Here is the truth: America is not only the least racist it has ever been, it is the one of the least racist multiracial countries on the planet. According to The Washington Post, a new Swedish survey found that people from “the UK and its Anglo former colonies were most likely to embrace a racially diverse neighbor.” That means the UK, America, Canada, and Australia. Other European countries aren’t nearly as tolerant. And none of those countries has ever elected a black man — twice — with over 65 million votes each time, to serve as the leader of those countries.
Here is the truth: America is not only the most prosperous country on the planet, its black citizens are the most prosperous black citizens on the planet. It is not a denial of any of the myriad and inconceivable evils black Americans have historically experienced to acknowledge this simple fact.
Here is the truth: America is not only the freest country in the world, that freedom has expanded over time — and those who suggest that America is based on slavery and cruelty seek to curb those freedoms.
Which brings us back to Black BU. According to Black BU, the very presence of this lecture at BU’s campus “reminds us that we are not one BU, that BU is not designed for us, and this BU does not belong to us just as our bodies and our minds do not and have not belonged to us since our rights as human beings were stripped away in the wake of slavery.”
This is a lie. BU is indeed designed for you. That’s why you’re here. Your rights as human beings are fully intact. Those of your ancestors were not. Stop conflating the past with the present, or the tremendous, unforgivable evil done to your great-great-great-great-great-grandparents with your experiences today in America. They are not the same. Yes, history matters. And history has lasting impacts. But to suggest that your “bodies and minds do not belong to you” is fantastical and absurd nonsense of the highest order. They do. That’s why you’re here. And thank God — and America’s highest ideals — for that.
Black BU suggests that my speech denies slavery. Nonsense. Black BU suggests that my speech denies the “systematic degradation of black bodies, the generational trauma, natal alienation, and social death that has marked and affected Black communities in the US since 1619, the birth of slavery on US soil as we know, and consequentially, the birth of America.”
Again, nonsense. I simply deny that such evils have not been vitiated over time, at the cost of hundreds of thousands of lives — yes, of course, the lives of black Americans, but blood of white Americans, too. The story of America is the story of a nation cleansing itself of evil in vindication of the “better angels of our nature.”
Black BU concludes, “America was, in fact, built on slavery, on the backs of Black people, plagued with pain, sorrow, and disregard, so this brings us to ask those who condone this event and title: whose Freedom?”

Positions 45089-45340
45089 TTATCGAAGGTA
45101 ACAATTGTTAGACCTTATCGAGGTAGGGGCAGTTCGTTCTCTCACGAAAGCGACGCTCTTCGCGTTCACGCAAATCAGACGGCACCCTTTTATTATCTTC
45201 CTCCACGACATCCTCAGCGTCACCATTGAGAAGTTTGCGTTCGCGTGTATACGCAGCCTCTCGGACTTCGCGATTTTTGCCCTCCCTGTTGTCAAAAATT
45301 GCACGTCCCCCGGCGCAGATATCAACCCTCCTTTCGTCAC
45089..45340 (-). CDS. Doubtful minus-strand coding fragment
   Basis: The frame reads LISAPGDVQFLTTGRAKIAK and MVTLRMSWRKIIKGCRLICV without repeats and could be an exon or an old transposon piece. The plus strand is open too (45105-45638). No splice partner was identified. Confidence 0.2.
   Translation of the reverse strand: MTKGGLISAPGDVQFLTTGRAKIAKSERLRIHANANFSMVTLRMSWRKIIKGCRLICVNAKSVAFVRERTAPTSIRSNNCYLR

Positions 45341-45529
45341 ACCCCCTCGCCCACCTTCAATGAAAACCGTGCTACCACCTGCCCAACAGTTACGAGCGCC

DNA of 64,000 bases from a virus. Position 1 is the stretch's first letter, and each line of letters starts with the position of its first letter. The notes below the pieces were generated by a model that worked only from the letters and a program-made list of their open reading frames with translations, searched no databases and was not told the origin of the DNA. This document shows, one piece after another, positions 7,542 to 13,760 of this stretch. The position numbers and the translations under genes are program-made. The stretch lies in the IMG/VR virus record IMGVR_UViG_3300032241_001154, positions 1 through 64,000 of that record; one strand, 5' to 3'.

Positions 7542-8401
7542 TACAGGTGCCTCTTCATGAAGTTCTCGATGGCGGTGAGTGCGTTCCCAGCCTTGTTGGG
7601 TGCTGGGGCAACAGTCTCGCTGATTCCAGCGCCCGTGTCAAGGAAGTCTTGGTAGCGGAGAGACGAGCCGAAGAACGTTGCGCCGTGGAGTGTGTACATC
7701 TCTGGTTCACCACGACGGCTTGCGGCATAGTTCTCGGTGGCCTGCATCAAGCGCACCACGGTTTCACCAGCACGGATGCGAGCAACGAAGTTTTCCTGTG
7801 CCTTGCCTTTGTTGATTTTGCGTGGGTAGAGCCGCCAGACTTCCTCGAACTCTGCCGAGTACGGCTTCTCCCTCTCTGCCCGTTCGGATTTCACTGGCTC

Your freedom. Yours. American slavery was an evil institution. Jim Crow was an evil institution. Fully evil. Full stop. But you are here because of freedom, not slavery. You are speaking today because of freedom, not slavery. You are American because of freedom, not slavery. Your letter is a reflection of the foundations laid in 1776, not the foundations laid in 1619. To fail to acknowledge that basic truth is to advocate for the destruction of the only America to which we all belong.
A few months ago, I had the opportunity to interview on my show a man named Harry Stewart. Stewart is one of the last living Red Tails — the Tuskegee Airmen, the black American heroes who flew during World War II. He told a story.
On April 1, 1945, Stewart flew a mission over Austria. As flak burst around him, he looked down and saw the fighter planes of three of his fellow pilots on fire. One, smoking heavily, limped back toward Allied lines. A second crashed in a burst of flame. A third crashed — but the pilot ejected.
Later, Stewart found out that the pilot, Walter Manning, was lynched by a crowd of Austrians, egged on by SS troops.
Stewart is now 95. I asked him why he would fight for a country in the midst of segregation and Jim Crow. What made America worth fighting for? Stewart told me, “I guess the Constitution of the United States. You read that, and it’s an absolutely beautiful document, but it wasn’t being followed to the full extent. Since World War II, we have gotten closer to the ideal principles of that document.”
That is what America is based on. Men like Stewart. Men like George Washington and Frederick Douglass, like Abraham Lincoln and Martin Luther King Jr. All of them fighting for the freedom the founders set forth at the very beginning. The same principles Harry Stewart fought for — the principles of freedom — belong to all of us — black and white, everything in between.